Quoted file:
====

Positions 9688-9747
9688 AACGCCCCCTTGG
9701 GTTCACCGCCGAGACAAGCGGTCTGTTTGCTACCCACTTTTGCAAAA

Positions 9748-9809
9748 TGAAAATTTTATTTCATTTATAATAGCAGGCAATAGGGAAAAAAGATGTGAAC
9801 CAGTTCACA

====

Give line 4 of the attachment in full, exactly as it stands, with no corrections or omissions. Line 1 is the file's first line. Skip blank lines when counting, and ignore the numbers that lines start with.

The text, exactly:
Positions 9748-9809